Borooah, Vani & Mangan, John (2009). Multiculturalism versus assimilation: Attitudes towards immigrants in Western countries. International Journal of Economic Sciences and Applied Research (IJESAR), 2 (2) 33-50. Available at SSRN: https://ssrn.com/abstract=1579693

Bridgeway Education (2019). Integration vs. inclusion. Bridgeway Education Fl.: https://www.bridgewayed.com/integration-vs-inclusion/

Chabot, Laura (2013). Institutional barriers to employment for individuals with disabilities. Seminar Research Paper Series (Paper 31). http://digitalcommons.uri.edu/lrc_paper_series/31http://digitalcommons.uri.edu/lrc_paper_series/31

Charitou, S., Asonitou, K. & Koutsouki, D. (2010). Prediction of infant’s motor development. Procedia Social and Behavioral Sciences, 9, 456- 461.

Chatfield, S. L., & Cottingham, M. (2017). Perceptions of Athletes in disabled and non-disabled sport contexts: A descriptive qualitative research study. The Qualitative Report, 22(7), 1909-1924. http://nsuworks.nova.edu/tqr/vol22/iss7/11

CSIE (2002). Index for Inclusion: Developing learning and participation in schools. Centre for Studies on Inclusive Education (CSIE) https://www.eenet.org.uk/resources/docs/Index%20English.pdf

Duncan, C., Messner, M., Williams, L. & Jensen, K. (1994). Gender stereotyping in televised sports. In S. Birrel & L. C. Cole (eds.), Women, sport, and culture (pp 249-273). Champaign, IL: Human Kinetics Press.

Duncan, M. C., M. A. Messner & N. Williams 2005. Gender in televised sports: News and highlights shows, 1989‐2004. Los Angeles: Amateur Athletic Foundation of Los Angeles.

Harman, B. (2016). Inclusion / Integration. Is There a Difference? First edition [ebook] Canadian Down Syndrome Society, https://cdss.ca/wp-content/uploads/2016/06/CDSS-integration-vs-inclusion.pdf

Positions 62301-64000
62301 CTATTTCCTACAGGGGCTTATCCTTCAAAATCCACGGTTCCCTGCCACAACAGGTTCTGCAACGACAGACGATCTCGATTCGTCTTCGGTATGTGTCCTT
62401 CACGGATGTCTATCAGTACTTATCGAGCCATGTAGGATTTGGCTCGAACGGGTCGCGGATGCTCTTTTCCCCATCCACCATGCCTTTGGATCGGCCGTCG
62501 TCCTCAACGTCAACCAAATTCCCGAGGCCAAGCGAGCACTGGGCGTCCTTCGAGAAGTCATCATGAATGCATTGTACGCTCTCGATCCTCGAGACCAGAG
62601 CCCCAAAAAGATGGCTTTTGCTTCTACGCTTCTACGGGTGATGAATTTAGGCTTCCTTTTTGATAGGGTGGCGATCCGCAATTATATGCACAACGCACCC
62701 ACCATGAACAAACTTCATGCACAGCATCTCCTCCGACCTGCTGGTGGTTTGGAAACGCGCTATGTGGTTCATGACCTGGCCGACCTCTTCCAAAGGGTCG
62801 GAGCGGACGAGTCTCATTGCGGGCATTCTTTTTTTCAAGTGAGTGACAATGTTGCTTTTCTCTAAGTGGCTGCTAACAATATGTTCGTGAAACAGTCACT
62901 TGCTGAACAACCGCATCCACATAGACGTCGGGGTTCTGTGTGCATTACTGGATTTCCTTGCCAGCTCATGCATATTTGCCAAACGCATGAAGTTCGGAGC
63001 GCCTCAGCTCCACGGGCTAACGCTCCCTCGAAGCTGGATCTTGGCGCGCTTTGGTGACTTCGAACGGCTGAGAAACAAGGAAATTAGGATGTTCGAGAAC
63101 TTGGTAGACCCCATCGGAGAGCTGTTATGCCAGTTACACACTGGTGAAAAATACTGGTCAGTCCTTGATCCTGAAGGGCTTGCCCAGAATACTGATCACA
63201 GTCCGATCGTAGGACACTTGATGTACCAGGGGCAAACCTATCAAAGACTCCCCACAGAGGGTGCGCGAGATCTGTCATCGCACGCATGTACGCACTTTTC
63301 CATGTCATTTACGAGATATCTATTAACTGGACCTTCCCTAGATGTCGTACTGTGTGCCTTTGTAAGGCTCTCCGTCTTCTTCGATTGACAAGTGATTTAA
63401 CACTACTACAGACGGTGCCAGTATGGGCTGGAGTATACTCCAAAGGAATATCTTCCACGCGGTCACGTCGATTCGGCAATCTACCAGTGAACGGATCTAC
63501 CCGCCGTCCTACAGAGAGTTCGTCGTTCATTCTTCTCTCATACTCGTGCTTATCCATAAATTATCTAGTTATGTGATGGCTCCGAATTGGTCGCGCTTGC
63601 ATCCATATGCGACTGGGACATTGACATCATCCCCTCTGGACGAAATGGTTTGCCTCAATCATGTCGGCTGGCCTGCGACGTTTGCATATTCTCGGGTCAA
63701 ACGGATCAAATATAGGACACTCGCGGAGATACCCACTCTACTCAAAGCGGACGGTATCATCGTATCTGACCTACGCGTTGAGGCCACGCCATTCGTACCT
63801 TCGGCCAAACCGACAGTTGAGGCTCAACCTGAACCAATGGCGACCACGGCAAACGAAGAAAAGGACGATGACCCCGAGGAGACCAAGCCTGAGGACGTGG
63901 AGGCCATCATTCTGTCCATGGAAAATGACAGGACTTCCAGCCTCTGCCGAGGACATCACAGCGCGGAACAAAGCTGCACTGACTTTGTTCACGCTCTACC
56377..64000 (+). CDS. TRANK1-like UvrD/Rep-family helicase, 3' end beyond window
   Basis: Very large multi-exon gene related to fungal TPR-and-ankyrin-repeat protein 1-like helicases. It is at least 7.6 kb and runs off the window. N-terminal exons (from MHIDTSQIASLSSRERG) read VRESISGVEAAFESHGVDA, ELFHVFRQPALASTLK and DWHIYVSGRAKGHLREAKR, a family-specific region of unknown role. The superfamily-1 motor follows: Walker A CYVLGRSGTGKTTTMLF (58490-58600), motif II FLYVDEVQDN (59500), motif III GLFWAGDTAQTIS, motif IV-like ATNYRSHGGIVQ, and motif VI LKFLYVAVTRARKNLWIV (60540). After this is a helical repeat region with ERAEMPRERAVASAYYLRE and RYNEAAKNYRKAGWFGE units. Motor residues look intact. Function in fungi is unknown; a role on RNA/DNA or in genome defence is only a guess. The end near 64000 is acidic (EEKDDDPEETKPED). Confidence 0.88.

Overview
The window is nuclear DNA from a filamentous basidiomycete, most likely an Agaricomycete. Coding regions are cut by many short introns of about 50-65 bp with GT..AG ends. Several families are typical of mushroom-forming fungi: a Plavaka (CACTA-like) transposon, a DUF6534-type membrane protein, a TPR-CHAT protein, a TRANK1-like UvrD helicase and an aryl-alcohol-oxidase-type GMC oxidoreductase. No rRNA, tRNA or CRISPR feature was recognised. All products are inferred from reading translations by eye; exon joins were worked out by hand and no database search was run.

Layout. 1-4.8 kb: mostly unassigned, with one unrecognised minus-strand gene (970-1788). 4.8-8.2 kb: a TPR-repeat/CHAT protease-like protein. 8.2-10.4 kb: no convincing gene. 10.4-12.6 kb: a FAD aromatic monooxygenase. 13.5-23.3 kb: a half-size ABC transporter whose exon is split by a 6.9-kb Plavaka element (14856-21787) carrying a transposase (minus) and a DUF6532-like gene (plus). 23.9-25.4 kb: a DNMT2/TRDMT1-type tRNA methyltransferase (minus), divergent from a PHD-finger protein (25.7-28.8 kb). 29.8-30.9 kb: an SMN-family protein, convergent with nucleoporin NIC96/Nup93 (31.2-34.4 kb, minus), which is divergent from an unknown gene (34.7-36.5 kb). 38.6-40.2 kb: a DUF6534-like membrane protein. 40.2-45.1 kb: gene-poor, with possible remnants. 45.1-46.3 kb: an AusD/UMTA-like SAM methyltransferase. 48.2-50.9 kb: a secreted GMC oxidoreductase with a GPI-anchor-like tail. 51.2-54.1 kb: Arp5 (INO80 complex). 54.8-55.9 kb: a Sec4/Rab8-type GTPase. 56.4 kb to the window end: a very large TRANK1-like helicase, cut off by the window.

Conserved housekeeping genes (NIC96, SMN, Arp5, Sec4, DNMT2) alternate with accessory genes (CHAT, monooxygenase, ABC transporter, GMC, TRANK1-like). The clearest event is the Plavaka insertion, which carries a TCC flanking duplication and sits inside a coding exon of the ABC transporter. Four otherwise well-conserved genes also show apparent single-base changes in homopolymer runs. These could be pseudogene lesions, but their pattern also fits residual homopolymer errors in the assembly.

Harnett, A. (2000) Escaping the evil avenger and the supercrip: Images of disability in popular television, Irish Communication Review, 8(1), doi:10.21427/D7271M

Kalyvas, V. A., Koutsouki, D., Skordilis, E. (2011). Attitudes of Greek physical education students towards participation in a disability-infusion curriculum. Education Research Journal, 1(2), 24- 30.

Kamberidou, I. (2019). Gender integration in the military: Gender-neutral standards and coed sports. European Journal of Physical Education and Sport Science, 5(11), 23-45. Open Access Publishing Group, doi: 10.5281/zenodo.3364728. Publisher’s version: https://oapub.org/edu/index.php/ejep/article/view/2566/5204 Copy at http://www.tinyurl.com/y4k6cbgk

Kamberidou, I. (2011). Athlete Activism and Peace Education: Bridging the Social Inequality Gap through Sports. NEBULA 8.1, a Journal of Multidisciplinary Scholarship, 168–180, Australia. Copy at http://www.tinyurl.com/yysv296s m http://www.nobleworld.biz/images/Kamberidou2.pdf

Kamberidou, I. (2012). Athletes United for Peace: Reconciliation through Sport. Proceedings of the international conference Sport as a Mediator between Cultures. Wingate Institute for Physical Education and Sport, Israel: International Council of Sport Science and Physical Education (ICSSPE/CIEPSS), Hanns-Braun-Strase Friesenhaus II D-14053 Berlin. Editors Lidor, R., Schneider, K.H. & Koenen, K. ISBN 978-3-9811179-4-3 Copy at http://www.tinyurl.com/hq8jocp

Kamberidou, I. & Chroni, S. (2016). The Greek Experience: Outstanding Women in the Social Space of Sport. In Inspirational Women in Europe: making a difference in Physical Education, Sport and Dance (pp. 224–242). Juiz de Fora, Brazil: Rosa Diketmüller, Editor. Continent Series, Publication of the International Association of Physical Education and Sport for Girls and Women (IAPESGW), ISBN 978-85-67380-55-1 Copy at: http://www.tinyurl.com/zcxmakh